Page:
Peritoneal fibrosarcomatous mesothelioma in a cat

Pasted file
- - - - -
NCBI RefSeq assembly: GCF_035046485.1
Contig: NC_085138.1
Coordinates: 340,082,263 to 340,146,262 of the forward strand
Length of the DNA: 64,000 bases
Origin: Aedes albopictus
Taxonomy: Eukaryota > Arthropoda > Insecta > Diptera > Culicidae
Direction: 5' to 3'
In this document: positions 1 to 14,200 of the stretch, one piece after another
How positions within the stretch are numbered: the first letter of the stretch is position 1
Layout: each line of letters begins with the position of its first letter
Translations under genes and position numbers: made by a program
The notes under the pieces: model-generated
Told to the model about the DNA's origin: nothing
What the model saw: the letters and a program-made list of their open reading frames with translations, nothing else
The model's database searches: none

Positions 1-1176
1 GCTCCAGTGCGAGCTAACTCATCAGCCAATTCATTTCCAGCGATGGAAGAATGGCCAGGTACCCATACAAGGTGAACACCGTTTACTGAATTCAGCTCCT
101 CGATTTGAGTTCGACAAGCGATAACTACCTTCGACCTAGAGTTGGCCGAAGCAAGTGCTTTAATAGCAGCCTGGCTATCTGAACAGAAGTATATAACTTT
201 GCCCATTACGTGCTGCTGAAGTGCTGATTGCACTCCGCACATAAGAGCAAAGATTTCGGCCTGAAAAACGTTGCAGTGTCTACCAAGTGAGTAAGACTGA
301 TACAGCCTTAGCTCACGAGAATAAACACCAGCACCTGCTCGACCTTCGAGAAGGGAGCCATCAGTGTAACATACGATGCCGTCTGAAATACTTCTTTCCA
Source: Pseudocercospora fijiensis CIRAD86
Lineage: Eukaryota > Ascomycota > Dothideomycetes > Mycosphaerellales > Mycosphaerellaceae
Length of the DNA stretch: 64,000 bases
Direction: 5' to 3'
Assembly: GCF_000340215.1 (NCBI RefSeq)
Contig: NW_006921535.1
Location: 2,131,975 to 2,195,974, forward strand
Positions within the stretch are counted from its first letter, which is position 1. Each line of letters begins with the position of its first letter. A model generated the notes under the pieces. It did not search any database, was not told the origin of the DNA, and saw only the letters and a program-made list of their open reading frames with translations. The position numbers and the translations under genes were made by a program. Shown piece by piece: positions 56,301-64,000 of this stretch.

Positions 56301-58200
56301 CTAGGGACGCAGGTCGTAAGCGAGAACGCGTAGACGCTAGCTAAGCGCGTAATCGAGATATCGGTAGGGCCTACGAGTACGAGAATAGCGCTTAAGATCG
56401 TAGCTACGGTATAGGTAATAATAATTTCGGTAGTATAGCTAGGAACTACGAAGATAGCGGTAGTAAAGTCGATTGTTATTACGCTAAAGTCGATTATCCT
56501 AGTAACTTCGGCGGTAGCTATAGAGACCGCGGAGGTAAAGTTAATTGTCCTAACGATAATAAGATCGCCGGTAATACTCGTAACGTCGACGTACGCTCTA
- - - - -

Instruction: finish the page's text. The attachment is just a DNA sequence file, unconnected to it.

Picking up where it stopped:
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1 Peritoneal fibrosarcomatous mesothelioma in a cat Journal of Veterinary Diagnostic Investigation 23(3) The Author(s) Reprints and permission: sagepub.com/journalspermissions.nav DOI: / Tammy M-J Heerkens, 1 Jodi D. Smith, Leslie Fox, Jesse M. Hostetter Abstract. Primary tumors of serosal surfaces are uncommon in veterinary medicine. Mesothelial neoplasms can be benign or malignant, and are classified as predominantly epitheloid, mixed (biphasic), or fibrous (spindle cell, fibrosarcomatous), with fibrous mesotheliomas reported least in domestic species. A 9-year-old Domestic Shorthair cat presented on emergency with a brief history of weakness and lethargy. On presentation, the cat was semicomatose, hypothermic, and hypotensive with a markedly distended abdomen. Approximately 1 liter of serosanguineous fluid was removed via abdominocentesis. Diagnostic imaging and cytologic evaluation of fine-needle aspirates were suggestive of neoplasia, and the cat was subsequently euthanized. At necropsy, the omentum was contracted cranially into an irregular lobular mass that surrounded the stomach and proximal intestinal tract, and focally infiltrated the spleen. Both visceral and parietal peritoneal surfaces were thickened and contained off-white friable material and occasionally firm fibrous plaques. Microscopically, serosal surfaces were expanded by neoplastic spindle cells, which were often accompanied by moderate to abundant fibrous stroma. Neoplastic cells had varying degrees of immunoreactivity for cytokeratin, vimentin, desmin, and smooth muscle actin, which was consistent with the diagnosis of mesothelioma. Key words: Abdominal cavity; cancer; cats; feline; fibrosarcomatous; mesothelioma. A 4.5-kg female spayed Domestic Shorthair cat presented to the Iowa State University Emergency Service (Ames, Iowa) with a 1-day history of anorexia, adipsia, weakness, and lethargy. The patient was not current on rabies or feline viral rhinotracheitis, calicivirus, and panleukopenia vaccinations and was housed outdoor and indoor. The owners noted the cat was severely ataxic the evening prior to presentation, and that she had vomited the morning of presentation. On presentation, the patient was semicomatose. Physical examination revealed severe hypothermia (34.3 C), bradycardia (137 beats/min), and eupnea (16 breaths/min). She was 10 12% dehydrated and severely hypotensive, with a systolic blood pressure of 50 mmhg and weak, thready femoral pulses. The abdomen was severely distended and symmetrically enlarged. An abdominocentesis was performed, and 1,030 ml of serosanguineous fluid was removed. Fluid analysis revealed glucose of 307 mg/dl, lactate of 9.1 mmol/l, and specific gravity of Initial blood work demonstrated a glucose of 244 mg/dl (reference [ref.] interval: mg/dl), lactate of 1.7 mmol/l (ref. interval: <2.5 mmol/l), packed cell volume of 40% (ref. interval: 30 45%), total solids of 7.2 g/dl (ref. interval: g/dl), and blood urea nitrogen (BUN) reagent strip a of mg/dl (ref. interval: 5 15 mg/dl). After fluid therapy, additional blood was drawn for a complete blood cell count (CBC), serum biochemistry, Feline leukemia virus (FeLV) antigen testing, b and Feline immunodeficiency virus (FIV) antibody testing. b The CBC demonstrated leukopenia of 3.74 (ref. interval: /µl), hematocrit of 29.9% (ref. interval: 30 45%), lymphopenia of 0.15 (ref. interval: /µl), and red blood cell distribution width of 13.4% (ref. interval: 15 22%). Serum biochemistry showed hyponatremia of 127 meq/l (ref. interval: meq/l), hypochloremia of 93 meq/l (ref. interval: meq/l), hypocalcemia of 6.0 mg/dl (ref. interval: mg/dl), hypermagnesemia of 6.15 mg/dl (ref. interval: mg/dl), azotemia (elevated BUN) of mg/dl (ref. interval: mg/dl), hyperglycemia of 243 mg/dl (ref. interval: mg/dl), hypoproteinemia of 4.6 g/dl (ref. interval: g/dl), and increased anion gap of 18 (ref. interval: 12 16). Enzyme-linked immunosorbent assay testing for FeLV and FIV were negative. The patient was stabilized, and abdominal radiographs were taken, which demonstrated a moderate decrease in serosal demarcation throughout the peritoneal space. This was most prominent within the middle, ventral aspect of the abdomen. Also, there was a mottled soft tissue and/or fluid From the Departments of Veterinary Clinical Sciences (Heerkens, Fox) and Veterinary Pathology (Smith, Hostetter), College of Veterinary Medicine, Iowa State University, Ames, IA; and the Virus and Prion Research Unit, National Animal Disease Center, U.S. Department of Agriculture, Agricultural Research Service, Ames, IA (Smith). 1 Corresponding Author: Tammy M-J Heerkens, Iowa State University, College of Veterinary Medicine, Lloyd Veterinary Medical Center, 1600 South 16th Street, Ames, IA